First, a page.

Do your clients run the risk of spoiled silage? Researchers from the University of Florida have found that a dual-purpose inoculant can help. (Dual-purpose inoculants contain both homofermentative and heterofermentative bacteria.)
The inoculants reduced the amount and proportion of spoiled corn silage by more than 50 percent, thus reducing energy and nutrient losses, the researchers wrote in the June edition of the Journal of Dairy Science.
“Inoculation reduced the yeast and mold populations and consequently reduced the total heat accumulation during the aerobic feedout phase,” they said.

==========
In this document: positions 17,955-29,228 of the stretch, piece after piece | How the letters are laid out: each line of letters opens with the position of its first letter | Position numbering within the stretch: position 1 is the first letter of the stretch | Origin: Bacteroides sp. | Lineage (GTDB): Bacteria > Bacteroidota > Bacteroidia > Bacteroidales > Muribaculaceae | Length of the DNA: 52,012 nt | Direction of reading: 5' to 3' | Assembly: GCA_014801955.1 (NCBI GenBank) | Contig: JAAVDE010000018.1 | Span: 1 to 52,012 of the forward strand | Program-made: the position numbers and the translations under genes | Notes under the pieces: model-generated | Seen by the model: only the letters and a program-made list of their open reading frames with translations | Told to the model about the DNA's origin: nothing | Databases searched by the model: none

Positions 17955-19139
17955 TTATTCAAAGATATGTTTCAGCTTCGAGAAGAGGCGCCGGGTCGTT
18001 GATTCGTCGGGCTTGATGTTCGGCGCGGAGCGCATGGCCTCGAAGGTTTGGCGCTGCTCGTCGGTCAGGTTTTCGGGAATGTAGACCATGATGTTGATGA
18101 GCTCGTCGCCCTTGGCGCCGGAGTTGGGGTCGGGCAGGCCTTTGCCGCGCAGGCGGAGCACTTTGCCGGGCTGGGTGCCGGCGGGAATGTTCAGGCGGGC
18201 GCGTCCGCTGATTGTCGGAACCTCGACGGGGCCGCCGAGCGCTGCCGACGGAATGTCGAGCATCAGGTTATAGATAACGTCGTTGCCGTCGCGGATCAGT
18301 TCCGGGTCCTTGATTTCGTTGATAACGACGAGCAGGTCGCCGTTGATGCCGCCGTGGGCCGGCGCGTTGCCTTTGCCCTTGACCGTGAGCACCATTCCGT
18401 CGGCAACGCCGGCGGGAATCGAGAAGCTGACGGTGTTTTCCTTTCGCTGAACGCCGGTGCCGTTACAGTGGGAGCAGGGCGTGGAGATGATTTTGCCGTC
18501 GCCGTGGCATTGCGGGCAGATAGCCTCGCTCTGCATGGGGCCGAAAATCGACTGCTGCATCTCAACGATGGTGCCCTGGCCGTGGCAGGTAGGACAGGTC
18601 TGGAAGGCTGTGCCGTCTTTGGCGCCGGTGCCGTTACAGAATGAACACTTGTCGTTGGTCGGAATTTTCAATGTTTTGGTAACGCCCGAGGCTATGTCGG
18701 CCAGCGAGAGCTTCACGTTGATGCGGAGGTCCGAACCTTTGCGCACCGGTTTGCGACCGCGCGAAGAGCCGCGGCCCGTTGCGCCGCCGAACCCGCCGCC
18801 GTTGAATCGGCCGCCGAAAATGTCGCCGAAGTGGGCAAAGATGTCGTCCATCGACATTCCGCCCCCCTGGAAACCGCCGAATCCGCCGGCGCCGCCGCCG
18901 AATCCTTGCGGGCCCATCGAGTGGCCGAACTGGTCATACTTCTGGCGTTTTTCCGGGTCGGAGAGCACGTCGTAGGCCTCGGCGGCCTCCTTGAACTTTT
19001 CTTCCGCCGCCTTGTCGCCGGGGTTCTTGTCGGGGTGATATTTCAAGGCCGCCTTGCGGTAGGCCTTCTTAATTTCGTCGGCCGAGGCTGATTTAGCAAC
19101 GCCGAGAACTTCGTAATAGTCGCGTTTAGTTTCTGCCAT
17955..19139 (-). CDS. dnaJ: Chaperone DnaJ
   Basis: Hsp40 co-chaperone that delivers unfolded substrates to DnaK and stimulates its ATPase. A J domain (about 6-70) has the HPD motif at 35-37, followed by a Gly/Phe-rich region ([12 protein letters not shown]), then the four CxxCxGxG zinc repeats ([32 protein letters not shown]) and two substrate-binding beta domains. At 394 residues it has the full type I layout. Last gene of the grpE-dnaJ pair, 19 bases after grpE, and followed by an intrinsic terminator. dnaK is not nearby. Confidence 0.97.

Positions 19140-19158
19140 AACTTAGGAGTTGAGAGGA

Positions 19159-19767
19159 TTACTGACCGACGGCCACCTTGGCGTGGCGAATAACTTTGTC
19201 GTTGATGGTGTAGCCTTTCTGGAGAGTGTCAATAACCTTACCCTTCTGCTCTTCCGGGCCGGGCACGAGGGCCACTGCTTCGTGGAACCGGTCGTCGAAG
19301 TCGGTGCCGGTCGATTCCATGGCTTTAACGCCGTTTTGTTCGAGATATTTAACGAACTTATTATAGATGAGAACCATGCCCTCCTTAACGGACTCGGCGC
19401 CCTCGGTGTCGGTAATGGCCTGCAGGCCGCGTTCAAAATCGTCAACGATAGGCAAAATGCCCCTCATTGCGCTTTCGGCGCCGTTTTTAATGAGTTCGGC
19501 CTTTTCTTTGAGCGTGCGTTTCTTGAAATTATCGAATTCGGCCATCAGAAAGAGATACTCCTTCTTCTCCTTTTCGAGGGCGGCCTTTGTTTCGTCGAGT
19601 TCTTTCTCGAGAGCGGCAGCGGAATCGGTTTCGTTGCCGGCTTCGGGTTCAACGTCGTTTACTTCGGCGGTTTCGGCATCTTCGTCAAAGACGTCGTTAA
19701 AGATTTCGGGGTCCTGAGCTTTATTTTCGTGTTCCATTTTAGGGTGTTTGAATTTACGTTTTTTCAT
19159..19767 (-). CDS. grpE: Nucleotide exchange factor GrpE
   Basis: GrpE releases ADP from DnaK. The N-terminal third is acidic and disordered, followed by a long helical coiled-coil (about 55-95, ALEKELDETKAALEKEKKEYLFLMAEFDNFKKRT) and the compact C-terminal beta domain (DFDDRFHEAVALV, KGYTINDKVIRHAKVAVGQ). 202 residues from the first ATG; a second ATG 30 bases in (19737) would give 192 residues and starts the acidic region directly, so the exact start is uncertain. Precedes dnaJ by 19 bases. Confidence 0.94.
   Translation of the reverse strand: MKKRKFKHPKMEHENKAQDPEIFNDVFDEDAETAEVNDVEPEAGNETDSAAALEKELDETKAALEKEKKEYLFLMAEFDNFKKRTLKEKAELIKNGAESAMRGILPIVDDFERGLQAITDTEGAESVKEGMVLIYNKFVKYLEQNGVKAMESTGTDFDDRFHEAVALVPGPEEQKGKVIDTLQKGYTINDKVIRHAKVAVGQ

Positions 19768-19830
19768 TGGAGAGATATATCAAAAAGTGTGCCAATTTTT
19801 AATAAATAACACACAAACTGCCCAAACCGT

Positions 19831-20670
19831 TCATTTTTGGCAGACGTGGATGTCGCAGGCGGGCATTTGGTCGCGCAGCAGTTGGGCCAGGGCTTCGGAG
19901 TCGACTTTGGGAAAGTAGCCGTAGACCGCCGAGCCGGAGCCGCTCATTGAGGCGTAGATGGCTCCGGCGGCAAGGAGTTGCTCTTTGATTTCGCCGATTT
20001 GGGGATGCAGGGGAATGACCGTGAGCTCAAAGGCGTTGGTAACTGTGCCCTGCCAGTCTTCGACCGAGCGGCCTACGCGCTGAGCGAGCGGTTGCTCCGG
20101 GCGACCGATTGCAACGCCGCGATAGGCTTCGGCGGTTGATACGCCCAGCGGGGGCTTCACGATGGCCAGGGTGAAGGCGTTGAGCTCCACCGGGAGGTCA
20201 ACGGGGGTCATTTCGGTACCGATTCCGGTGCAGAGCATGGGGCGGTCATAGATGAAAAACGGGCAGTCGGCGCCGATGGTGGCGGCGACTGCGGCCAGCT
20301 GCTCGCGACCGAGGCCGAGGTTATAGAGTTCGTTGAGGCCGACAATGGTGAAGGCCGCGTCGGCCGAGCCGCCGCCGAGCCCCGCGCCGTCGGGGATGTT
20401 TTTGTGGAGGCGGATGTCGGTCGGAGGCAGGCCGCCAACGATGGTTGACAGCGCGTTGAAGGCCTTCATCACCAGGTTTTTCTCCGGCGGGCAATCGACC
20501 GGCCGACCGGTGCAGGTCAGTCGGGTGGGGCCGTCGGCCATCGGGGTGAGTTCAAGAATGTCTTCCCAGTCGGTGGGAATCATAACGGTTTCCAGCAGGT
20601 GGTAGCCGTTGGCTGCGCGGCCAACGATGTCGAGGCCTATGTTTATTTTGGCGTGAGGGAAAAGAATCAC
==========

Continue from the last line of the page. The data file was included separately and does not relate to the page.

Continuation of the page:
This adds to the knowledge base, since little was known prior to the study about the effects of dual-purposed inoculants on the fermentation of corn silage prepared using farm-scale silos, and less was known about their effects on silage quality and preservation during the feedout phase in such silos, the researchers wrote. It now appears the dual-purpose inoculants can help producers avoid risk. They don’t necessarily make good silage better, or even improve the nutrient status of silage once it’s spoiled, researchers note, but they do keep more of the silage from entering the “spoiled” category in the first place.